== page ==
Similarly, Trump’s selective disdain for the intelligence apparatuses of the country (except for when they agree with his own aims) is equally dangerous, with perhaps broader implications for safety of Americans abroad and at home. If the Trump administration begins to eschew objective analysis of gathered intelligence in favor of partisan politics and internal jockeying, much of the advanced warning methods used by these organizations to predict and prevent attacks (not just terrorist, but clandestine, cyberspace, and overt military) may atrophy to the point of uselessness. The key to effective analysis and dissemination of national intelligence is the apolitical, non-partisan nature of the organization. These organizations do not, and should not make policy decisions on behalf of the President or other branches of government. They exist to provide the most accurate informations to support and inform separated and unattached policy makers. By injecting “his own people [into the intelligence community] as well”, the Trump administration undermines the foundational tenant of the national intelligence apparatus to put the needs of the country before all others.

As it stands, the incoming administration is already seeking to undo Obama’s legacy of the past eight years, and yet most of these are matters of policy that naturally ebb and flow with the political zeitgeist. Where Trump makes himself unique, and most dangerous, are his apparent attempts to influence and subsume the very entities that ensure the safety and sovereignty of the United States. By design, the military and intelligence organizations are kept separate from the government branches they advise, in order to prevent selfish political concerns overriding the priorities of the country. To weaken the barriers between the tools of the state and its leadership threatens not only the integrity of the organizations in the eyes of the people, but also the security of the country and its citizens outright. It behooves the American people, through the other branches of Government designed to check and balance the Executive, to ensure that the tools of American foreign policy remain tools, and not in turn wield themselves.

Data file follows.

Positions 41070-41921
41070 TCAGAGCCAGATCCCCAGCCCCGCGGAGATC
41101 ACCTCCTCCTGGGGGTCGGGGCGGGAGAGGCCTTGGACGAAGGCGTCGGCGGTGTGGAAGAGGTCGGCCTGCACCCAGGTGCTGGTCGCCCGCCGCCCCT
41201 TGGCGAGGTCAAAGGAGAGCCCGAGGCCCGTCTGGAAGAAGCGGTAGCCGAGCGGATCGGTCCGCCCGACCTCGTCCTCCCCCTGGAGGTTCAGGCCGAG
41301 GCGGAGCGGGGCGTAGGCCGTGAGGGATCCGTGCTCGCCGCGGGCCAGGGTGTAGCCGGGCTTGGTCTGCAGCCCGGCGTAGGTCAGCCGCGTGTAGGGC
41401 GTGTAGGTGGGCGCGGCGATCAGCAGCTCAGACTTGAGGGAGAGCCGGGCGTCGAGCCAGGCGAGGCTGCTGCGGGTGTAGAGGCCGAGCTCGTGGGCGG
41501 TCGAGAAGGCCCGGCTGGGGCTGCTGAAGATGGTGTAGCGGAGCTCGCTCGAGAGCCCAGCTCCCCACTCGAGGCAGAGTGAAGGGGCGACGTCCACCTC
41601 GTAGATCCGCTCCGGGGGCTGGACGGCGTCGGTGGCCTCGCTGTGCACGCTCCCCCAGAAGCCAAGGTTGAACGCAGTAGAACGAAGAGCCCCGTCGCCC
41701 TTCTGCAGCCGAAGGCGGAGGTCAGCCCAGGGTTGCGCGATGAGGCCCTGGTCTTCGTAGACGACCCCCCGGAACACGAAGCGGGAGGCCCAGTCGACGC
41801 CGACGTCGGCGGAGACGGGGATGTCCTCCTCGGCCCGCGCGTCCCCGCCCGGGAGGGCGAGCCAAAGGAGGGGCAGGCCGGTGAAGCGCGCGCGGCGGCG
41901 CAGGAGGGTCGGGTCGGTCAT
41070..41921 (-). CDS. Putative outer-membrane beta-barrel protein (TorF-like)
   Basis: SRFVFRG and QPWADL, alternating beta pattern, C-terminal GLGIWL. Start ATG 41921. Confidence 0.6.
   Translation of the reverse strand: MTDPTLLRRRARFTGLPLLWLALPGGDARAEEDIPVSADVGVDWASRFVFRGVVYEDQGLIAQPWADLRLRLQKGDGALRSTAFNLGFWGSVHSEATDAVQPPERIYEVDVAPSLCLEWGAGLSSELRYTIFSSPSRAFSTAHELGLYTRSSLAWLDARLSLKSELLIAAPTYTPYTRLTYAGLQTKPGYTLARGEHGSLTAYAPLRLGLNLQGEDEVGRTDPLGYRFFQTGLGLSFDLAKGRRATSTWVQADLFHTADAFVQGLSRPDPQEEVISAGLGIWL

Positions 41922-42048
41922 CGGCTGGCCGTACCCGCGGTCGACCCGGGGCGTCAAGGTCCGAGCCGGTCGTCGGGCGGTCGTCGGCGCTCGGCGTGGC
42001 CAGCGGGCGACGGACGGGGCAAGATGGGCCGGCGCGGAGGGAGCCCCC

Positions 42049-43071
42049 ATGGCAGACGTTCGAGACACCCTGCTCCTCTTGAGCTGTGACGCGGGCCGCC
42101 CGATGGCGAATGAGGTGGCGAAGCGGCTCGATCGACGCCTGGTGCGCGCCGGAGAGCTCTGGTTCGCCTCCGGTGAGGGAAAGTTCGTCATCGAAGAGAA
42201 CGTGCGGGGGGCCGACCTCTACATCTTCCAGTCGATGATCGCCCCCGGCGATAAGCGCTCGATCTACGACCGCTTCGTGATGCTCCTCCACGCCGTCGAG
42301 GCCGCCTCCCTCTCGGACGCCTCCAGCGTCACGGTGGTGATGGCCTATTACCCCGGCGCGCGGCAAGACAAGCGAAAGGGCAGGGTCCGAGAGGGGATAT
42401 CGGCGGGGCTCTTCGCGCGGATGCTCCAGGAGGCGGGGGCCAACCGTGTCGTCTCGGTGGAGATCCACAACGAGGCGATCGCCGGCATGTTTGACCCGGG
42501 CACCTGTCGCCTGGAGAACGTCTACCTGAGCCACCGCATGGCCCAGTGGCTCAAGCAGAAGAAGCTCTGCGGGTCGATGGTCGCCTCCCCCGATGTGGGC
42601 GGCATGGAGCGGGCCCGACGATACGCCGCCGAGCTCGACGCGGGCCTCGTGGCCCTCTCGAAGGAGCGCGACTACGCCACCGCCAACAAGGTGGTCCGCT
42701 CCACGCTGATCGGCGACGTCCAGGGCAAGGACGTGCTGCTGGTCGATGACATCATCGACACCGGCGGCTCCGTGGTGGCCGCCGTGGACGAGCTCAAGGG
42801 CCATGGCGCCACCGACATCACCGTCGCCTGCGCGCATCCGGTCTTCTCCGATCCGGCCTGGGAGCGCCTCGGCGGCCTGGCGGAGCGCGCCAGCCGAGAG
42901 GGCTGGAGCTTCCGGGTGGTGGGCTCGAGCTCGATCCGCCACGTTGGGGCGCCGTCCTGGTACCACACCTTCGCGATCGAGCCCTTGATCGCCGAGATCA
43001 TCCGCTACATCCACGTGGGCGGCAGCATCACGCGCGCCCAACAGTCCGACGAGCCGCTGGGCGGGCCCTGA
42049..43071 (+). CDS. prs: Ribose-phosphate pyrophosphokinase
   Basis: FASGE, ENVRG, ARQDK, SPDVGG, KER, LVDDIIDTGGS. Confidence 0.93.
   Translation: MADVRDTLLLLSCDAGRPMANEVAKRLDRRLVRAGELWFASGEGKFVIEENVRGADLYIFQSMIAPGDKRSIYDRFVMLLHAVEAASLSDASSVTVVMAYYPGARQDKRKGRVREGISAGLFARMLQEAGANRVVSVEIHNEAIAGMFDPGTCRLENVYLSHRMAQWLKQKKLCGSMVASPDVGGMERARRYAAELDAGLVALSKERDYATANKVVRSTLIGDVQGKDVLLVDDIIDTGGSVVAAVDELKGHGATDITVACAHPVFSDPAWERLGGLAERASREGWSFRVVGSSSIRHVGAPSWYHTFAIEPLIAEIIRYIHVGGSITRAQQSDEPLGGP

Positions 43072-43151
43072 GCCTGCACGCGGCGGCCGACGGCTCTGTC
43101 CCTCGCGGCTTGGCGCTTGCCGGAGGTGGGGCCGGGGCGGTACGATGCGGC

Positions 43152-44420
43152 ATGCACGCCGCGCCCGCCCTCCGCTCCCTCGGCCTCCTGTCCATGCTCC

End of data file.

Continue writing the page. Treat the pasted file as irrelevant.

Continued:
French 75 (Makes 1 cocktail)

For this week’s drink, The International is turning to some more military cocktails that were repurposed for civilian life, and in keeping with the season’s festivities, we’re adding champagne! Contemplate the muddling of the American foreign policy toolbox while this French 75 cocktail muddles your head. But beware: it’s not named after an artillery piece for nothing. Fire for effect.

  • 1-1/4 ounce Hennessy Cognac
  • 3/4 ounce Fresh Squeezed Lemon Juice
  • 1/2 ounce Simple Syrup (or a tad less)
  • Brut Champagne
  • Lemon Twist for Garnish

Combine Hennessy, lemon juice, and bar syrup in a cocktail shaker filled one third full of ice. Shake thoroughly for ten to fifteen seconds. Strain into a chilled champagne flute. Top off with champagne. Garnish with lemon twist. (From Business Insider)